The quarterback’s league has changed a bit since Denver’s defense turned Cam Newton’s MVP smile to an OMG pile of Super Bowl heartbreak eight months ago.
The Panthers-Broncos rematch comes Thursday night as the NFL kicks off its 97th season with Peyton Manning retired, Tom Brady suspended, Tony Romo injured, Case Keenum standing up for Los Angeles on one side Monday night and Colin Kaepernick kneeling down against America on the other.
Meanwhile, Trevor Siemian, Jimmy Garoppolo, Dak Prescott and Carson Wentz enter Week 1 as saviors with nary a start among them. Robert Griffin III is back, having gone from a dead career in D.C. to a football town that hasn’t lived in a couple of decades. And then there are guys such as Ryan Tannehill, Blaine Gabbert and even Jay Cutler who will try to live up to expectations. Again.
A league already starved for 32 starting-caliber quarterbacks got even leaner a week ago when the Vikings lost 24-year-old Teddy Bridgewater to a freak noncontact knee injury that could take longer than a full season to heal. And that, folks, is how a general manager ends up parting with a first-round draft pick and a conditional fourth-rounder for Sam Bradford, an injury-prone underachiever with career potential left. And, yes, with only five practices in purple, Bradford could wind up starting the opener against Tennessee ahead of 36-year-old journeyman Shaun Hill.
“They wouldn’t give up a 1 and a 4 to have a guy sit very long,” Titans coach Mike Mularkey said Wednesday when asked why he thinks Bradford will start. “And I just think he gives them a very good chance.”
The Vikings, of course, weren’t the only team to experience desperation at the quarterback position. The Super Bowl champions tried desperately to retain Brock Osweiller and his seven career starts as Manning’s replacement. When Osweiller went to Houston as its starter, the Broncos turned to Siemian, the 250th overall pick in 2015 and part of the answer to this trivia question: Name the only defending Super Bowl champion to open the next season with a quarterback who never had thrown a pass in his career.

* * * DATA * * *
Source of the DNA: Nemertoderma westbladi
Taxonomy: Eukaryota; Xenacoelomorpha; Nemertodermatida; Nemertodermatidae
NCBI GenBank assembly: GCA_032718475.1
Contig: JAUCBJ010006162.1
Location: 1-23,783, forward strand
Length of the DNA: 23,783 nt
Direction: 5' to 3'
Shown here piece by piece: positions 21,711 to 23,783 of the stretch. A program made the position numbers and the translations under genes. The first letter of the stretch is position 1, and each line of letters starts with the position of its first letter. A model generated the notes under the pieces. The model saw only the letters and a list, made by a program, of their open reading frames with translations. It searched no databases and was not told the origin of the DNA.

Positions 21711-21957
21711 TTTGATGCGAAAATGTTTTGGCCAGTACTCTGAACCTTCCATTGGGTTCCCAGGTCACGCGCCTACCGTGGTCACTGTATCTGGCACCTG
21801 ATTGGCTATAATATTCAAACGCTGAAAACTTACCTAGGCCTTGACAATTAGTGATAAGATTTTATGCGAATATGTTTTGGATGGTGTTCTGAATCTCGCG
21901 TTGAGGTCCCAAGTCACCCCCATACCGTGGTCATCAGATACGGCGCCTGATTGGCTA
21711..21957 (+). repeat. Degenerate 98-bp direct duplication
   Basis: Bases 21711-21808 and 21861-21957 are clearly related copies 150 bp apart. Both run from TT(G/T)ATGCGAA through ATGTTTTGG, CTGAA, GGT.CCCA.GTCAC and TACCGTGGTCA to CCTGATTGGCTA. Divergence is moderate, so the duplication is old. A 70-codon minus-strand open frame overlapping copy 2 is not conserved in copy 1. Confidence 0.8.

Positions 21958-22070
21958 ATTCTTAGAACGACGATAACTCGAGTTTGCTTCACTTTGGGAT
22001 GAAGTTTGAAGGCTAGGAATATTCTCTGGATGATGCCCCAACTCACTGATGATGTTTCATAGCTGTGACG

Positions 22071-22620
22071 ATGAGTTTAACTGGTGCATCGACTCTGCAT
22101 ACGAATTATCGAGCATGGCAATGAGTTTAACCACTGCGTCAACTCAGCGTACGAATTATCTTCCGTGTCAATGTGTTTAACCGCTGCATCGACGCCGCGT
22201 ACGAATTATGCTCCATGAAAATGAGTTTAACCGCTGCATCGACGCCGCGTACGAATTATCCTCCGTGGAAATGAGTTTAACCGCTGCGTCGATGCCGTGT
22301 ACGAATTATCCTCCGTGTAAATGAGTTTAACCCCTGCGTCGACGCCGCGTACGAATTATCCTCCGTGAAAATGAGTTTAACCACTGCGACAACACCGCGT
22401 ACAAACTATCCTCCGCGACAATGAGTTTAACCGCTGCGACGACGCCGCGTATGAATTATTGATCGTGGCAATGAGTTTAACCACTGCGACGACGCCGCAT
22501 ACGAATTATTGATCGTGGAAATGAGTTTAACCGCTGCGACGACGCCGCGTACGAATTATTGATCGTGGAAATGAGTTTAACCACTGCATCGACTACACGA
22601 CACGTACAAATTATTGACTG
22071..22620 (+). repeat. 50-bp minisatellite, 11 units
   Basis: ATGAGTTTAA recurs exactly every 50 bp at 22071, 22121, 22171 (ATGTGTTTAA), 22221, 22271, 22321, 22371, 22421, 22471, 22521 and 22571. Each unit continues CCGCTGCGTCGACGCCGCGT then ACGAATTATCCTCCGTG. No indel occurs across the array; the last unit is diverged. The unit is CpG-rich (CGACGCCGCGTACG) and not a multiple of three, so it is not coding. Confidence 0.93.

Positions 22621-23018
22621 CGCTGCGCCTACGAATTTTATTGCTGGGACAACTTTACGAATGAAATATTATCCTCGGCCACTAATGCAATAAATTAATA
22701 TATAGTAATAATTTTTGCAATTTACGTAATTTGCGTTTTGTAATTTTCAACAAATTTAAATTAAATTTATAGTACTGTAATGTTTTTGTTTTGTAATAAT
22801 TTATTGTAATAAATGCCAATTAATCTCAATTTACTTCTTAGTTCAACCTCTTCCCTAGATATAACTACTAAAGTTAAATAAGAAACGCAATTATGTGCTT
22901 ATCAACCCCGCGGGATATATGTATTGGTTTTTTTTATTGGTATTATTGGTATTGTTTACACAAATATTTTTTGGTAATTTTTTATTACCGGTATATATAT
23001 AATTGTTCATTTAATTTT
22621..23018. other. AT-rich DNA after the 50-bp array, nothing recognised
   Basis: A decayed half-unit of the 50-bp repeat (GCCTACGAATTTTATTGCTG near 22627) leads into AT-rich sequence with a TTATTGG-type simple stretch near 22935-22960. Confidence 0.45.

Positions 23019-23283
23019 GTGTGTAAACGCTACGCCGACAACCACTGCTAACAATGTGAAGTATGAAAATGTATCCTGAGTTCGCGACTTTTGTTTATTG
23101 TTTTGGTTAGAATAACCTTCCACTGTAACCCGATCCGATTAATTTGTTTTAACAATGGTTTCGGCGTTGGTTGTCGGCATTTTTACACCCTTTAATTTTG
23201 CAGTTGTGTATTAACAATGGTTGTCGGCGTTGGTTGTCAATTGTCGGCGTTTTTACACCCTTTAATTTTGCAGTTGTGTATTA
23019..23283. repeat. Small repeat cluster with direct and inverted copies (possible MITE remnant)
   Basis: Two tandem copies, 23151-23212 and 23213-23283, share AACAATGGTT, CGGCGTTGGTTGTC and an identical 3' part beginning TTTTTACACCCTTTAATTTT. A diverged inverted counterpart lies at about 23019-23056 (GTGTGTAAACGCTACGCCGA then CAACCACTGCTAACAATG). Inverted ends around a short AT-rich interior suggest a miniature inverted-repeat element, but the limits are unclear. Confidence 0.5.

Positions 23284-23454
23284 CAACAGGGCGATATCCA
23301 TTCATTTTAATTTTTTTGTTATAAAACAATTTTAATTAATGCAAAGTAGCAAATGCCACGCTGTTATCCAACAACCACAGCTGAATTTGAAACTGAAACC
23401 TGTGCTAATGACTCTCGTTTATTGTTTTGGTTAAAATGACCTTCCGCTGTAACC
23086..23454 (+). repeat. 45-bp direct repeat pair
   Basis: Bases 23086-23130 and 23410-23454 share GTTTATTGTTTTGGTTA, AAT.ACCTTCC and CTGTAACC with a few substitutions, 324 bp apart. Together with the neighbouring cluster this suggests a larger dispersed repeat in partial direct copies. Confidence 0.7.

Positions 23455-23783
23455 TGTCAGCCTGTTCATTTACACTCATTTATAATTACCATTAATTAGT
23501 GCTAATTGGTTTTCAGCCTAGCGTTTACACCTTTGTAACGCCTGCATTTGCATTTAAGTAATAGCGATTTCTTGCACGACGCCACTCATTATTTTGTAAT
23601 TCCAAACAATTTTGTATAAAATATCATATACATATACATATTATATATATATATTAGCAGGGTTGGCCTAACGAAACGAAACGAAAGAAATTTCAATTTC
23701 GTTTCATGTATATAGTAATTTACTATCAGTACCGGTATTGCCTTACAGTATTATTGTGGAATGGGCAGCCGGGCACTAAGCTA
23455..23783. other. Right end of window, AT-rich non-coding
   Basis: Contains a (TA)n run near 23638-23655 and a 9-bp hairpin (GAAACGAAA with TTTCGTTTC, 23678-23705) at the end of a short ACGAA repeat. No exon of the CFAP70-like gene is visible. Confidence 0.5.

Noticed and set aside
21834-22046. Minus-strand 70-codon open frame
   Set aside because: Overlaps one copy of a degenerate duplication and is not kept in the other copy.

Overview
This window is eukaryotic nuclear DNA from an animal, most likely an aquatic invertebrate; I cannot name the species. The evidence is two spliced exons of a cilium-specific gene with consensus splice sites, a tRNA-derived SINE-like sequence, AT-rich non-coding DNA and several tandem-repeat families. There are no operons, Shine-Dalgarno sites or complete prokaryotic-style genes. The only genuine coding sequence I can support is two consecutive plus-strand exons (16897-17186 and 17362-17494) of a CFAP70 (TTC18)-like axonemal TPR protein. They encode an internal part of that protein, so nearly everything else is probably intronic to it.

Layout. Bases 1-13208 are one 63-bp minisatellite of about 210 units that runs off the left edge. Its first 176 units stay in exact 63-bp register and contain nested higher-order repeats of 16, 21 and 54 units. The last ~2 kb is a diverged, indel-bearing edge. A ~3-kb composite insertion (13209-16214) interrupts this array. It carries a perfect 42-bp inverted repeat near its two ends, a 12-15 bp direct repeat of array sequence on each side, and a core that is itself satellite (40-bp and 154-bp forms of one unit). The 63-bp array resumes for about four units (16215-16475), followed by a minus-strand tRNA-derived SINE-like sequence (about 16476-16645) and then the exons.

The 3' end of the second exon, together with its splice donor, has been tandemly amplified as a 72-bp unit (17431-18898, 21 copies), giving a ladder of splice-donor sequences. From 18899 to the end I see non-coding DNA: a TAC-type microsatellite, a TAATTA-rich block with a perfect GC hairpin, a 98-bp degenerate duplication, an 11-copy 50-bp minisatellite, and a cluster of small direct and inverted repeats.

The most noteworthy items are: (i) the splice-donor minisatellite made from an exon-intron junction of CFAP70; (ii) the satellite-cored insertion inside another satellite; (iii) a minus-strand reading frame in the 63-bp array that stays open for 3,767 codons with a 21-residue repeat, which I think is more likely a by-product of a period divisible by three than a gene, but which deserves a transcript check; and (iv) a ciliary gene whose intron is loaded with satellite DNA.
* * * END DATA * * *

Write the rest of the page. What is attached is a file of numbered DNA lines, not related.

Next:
Newton gets the edge Thursday night. But Wade Phillips’ defense still has firepower and a winning formula for defeating the Dab. In Super Bowl 50, Newton completed only 18 of 41 passes with a 55.4 passer rating, one interception and two lost fumbles.
Speaking of season-ending meltdowns, Newton isn’t the only upper-echelon quarterback trying to bounce back from a bitter taste. Carson Palmer, whose Cardinals might be the best all-around team in the league, looked more like Jesse Palmer when he was slinging four interceptions for a 43.2 passer rating in last year’s 49-15 NFC Championship Game loss to Carolina.
Returning from injuries are Andrew Luck, Joe Flacco and Andy Dalton, three young guys being counted on to help carry the league when some of its older quarterbacks follow Manning in retirement.
Right now, it’s a stretch to say the league has a dozen elite quarterbacks. The top two from this angle are Aaron Rodgers and Ben Roethlisberger, which explains why a Packers-Steelers Super Bowl matchup seems popular and not off base.
While the nation’s No. 2 television market — Los Angeles — returns to the NFL after a 22-year absence, teams in the No. 1 market — New York — spent huuuge amounts while trying to take advantage of situations in their respective divisions. The Giants added $204 million in four defensive free agents, hoping that, combined with the promotion of offensive coordinator Ben Mc- Adoo and the experience of Archie Manning’s last football-playing son will be enough to beat Washington, Dallas and Philadelphia in the NFC’s worst division. Meanwhile, the Jets have invested $76 million in guaranteed money on defensive linemen Sheldon Richardson, Muhammad Wilkerson and Leonard Williams in hopes that pressure finally can unseat Garropolo, Brady and the Patriots in the AFC East.
In the NFC North, the defending champion Vikings are vulnerable, to say the least, but still sport three-time rushing champion Adrian Peterson and a top-five scoring defense that returns 11 starters and more depth. The Packers are now the team to beat, while the Bears have holes despite significant upgrades on defense. And it’s hard to picture Matthew Stafford and the Lions taking a big step forward without Megatron.
The Panthers were the NFC team to beat at 17-1 before losing that Super Bowl eight months ago. Then they were humiliated in San Francisco and lost All-Pro cornerback Josh Norman a week before the draft. But, hey, a new season starts Thursday.
Even Cam is smiling again.